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25-09-2011 | Cardiometabolic | Article

Angina risk differs among patients with severe CAC

Abstract

Free abstract

MedWire News: Very high coronary artery calcification (CAC) may predispose to an increased risk for progressive cardiovascular disease leading to the development of angina, but not to acute ischemic events, compared with less severe disease, suggests an analysis of MESA.

The researchers found that patients with very high CAC (≥1000 AU) were more likely to develop angina than those with high CAC (400-900 AU), but not the combined endpoint of myocardial infarction (MI), resuscitated cardiac arrest, and coronary heart disease (CHD) death.

However, both high and very high CAC were associated with an elevated risk for total CHD events,notes the team.

Using data from MESA (Multi-Ethnic Study of Atherosclerosis; n=6814), Wendy Post (John Hopkins University, Baltimore, Maryland, USA) and colleagues identified 420 (6.2%) individuals with high and 257 (3.8%) individuals with very high CAC, and compared CHD risk factors and event rates between the two groups.

During a median of 68 months follow-up, a total of 98 first CHD events occurred among MESA participants with severe CAC (≥400 AU).

Participants with very high CAC were significantly older, more likely to be male (81% vs 64%, respectively), and to have chronic kidney disease than those with high CAC.

In addition, both very high and high CAC were associated with an elevated risk for clinical CHD events.

However, those with very high CAC were at a 65% greater risk for developing angina than those with high CAC; individuals with very high CAC experienced angina at a rate of 2.5 per 100 person-years while those with high CAC experience an angina event rate of 1.5 per 100 person-years. This relationship remained significant when adjusting for traditional CHD risk factors, notes the team.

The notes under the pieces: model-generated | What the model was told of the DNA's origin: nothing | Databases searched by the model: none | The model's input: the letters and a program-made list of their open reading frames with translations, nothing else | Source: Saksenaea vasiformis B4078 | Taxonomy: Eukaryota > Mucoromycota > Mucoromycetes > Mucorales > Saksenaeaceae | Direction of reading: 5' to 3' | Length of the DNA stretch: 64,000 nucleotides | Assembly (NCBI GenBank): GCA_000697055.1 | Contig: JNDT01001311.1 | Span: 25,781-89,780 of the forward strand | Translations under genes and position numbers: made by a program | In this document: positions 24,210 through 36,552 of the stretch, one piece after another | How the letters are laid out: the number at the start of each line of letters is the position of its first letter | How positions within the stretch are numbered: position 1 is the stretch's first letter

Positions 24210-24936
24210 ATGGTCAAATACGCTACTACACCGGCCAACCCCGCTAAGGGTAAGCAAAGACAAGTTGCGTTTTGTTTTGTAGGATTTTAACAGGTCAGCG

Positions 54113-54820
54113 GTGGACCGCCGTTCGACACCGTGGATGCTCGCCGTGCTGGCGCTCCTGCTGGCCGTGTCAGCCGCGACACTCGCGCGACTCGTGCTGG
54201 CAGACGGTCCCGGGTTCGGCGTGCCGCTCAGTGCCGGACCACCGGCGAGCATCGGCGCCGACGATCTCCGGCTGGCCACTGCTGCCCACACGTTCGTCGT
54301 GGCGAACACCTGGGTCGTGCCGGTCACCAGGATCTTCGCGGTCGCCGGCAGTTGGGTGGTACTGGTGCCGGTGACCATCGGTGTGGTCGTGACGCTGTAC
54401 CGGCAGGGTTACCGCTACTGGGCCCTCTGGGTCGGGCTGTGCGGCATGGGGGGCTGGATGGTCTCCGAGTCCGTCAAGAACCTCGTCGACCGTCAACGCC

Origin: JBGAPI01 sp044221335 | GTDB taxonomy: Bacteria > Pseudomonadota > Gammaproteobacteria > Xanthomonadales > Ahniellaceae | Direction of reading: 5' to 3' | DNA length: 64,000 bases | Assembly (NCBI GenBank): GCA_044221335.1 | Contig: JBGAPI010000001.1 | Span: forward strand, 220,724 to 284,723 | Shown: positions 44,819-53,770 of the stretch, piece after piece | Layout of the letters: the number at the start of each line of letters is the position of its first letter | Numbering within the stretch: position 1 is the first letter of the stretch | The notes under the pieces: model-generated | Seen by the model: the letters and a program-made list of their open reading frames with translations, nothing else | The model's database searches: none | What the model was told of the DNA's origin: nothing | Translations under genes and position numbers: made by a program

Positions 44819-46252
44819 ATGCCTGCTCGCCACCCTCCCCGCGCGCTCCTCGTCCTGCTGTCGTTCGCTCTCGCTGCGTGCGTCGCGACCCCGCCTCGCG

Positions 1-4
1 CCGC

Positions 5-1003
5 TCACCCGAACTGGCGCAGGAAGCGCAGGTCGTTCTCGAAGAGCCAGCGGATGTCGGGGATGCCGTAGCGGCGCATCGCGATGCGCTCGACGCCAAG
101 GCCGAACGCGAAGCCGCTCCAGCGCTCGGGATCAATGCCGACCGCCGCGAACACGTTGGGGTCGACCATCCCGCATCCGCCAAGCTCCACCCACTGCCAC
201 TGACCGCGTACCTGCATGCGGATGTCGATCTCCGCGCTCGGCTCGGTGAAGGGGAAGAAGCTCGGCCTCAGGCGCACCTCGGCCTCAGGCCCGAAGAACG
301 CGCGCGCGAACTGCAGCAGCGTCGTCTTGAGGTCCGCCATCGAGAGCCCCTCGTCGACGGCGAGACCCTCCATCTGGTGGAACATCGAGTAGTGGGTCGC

In contrast, very high CAC was not associated with a significantly higher risk for the combined endpoint of MI, resuscitated cardiac arrest, or CHD death compared with high CAC.

"Although these data demonstrate that the presence of CAC ≥100, compared to CAC 400-900, does not differentiate risk for MI, resuscitated cardiac arrest, or CHD death, it is clearly demonstrated that individuals with severe CAC are at elevated risk for cardiac events compared to those with less CAC," say Post et al.

These individuals warrant aggressive preventive strategies, they conclude in the journal Atherosclerosis.

MedWire (www.medwire-news.md) is an independent clinical news service provided by Current Medicine Group, a trading division of Springer Healthcare Limited. © Springer Healthcare Ltd; 2010

By Nikki Withers